Inseego Corp. has a new chief executive, a new chairman, and a new commitment to the product it unsuccessfully tried to sell off.
The corporation, formerly known as Novatel Wireless, is also restructuring.
Philip Falcone, CEO of HC2 Holdings Inc., has been named chairman of the board at Inseego (Nasdaq: INSG), replacing Sue Swenson. Falcone’s company is Inseego’s largest shareholder.
It was unclear whether Swenson still had a seat on the board.
Swenson gave up her title as CEO. The company said June 7 that it named Dan Mondor to the chief executive’s job.
The business had been trying to sell its MiFi wireless internet hot spot business to a Hong Kong company. U.S. regulators, however, would not approve the sale. Inseego said late June 7 that it and the prospective buyer, TCL Industries Holdings (H.K.) Ltd., broke off the sale.
The sale was first announced in September.
With that turn of events, the company says it has recommitted to growing the MiFi business. Company officials on an investor call said there have been several changes in the market that make MiFi’s future look better than previously thought.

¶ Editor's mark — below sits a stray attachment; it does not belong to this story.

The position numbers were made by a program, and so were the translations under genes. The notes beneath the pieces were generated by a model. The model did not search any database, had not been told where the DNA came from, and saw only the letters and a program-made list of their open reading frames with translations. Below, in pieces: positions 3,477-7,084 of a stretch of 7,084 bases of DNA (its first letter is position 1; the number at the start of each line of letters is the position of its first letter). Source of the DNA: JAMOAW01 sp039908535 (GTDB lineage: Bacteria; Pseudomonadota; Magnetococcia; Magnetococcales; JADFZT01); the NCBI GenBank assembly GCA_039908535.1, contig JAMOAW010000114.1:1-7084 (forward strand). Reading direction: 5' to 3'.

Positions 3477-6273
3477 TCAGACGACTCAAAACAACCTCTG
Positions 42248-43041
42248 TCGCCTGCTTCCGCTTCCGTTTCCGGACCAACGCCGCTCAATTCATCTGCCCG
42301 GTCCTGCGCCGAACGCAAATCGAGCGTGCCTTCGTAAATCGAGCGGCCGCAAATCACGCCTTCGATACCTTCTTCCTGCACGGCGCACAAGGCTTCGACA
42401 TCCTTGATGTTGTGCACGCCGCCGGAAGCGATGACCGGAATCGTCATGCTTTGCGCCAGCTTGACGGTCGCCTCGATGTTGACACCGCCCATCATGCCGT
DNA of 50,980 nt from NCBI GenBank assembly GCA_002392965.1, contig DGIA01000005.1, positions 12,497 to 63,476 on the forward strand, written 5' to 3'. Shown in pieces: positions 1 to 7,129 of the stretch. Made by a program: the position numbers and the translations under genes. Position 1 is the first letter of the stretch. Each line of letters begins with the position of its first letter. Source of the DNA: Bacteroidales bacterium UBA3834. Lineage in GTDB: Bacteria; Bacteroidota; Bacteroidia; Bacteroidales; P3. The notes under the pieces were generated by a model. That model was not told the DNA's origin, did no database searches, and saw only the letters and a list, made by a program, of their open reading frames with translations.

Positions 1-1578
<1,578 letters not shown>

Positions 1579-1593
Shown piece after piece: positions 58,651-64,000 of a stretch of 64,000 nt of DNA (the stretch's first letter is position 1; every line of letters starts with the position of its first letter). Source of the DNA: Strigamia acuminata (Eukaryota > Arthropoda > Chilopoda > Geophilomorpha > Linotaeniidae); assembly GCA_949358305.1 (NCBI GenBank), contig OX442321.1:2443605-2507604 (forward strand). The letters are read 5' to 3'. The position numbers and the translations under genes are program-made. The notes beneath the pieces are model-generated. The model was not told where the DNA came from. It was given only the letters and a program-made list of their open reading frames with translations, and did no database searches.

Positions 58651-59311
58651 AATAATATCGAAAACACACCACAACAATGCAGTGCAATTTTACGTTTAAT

The business also undertook a restructuring that executives said will save the company $15 million annually.
The company also left the door open to sell non-core assets.
For more than a year, Inseego has been pursuing a strategy to get out of the hardware business and get recurring monthly revenue as a services business. Its new strategy was offering software as a service for the internet of things. To pursue that market, the company bought C-Track and Feeney Wireless.
Inseego described Mondor, the new CEO, as a veteran telecommunications executive. From 2015 to 2016, he was president and CEO of Spectralink, a global designer and manufacturer of mobile workforce products. Mondor spent 16 years with Nortel Networks.
Inseego and Novatel Wireless have not had a profitable year since 2009.
Falcone’s company, HC2 Holdings, trades on the New York Stock Exchange as HCHC.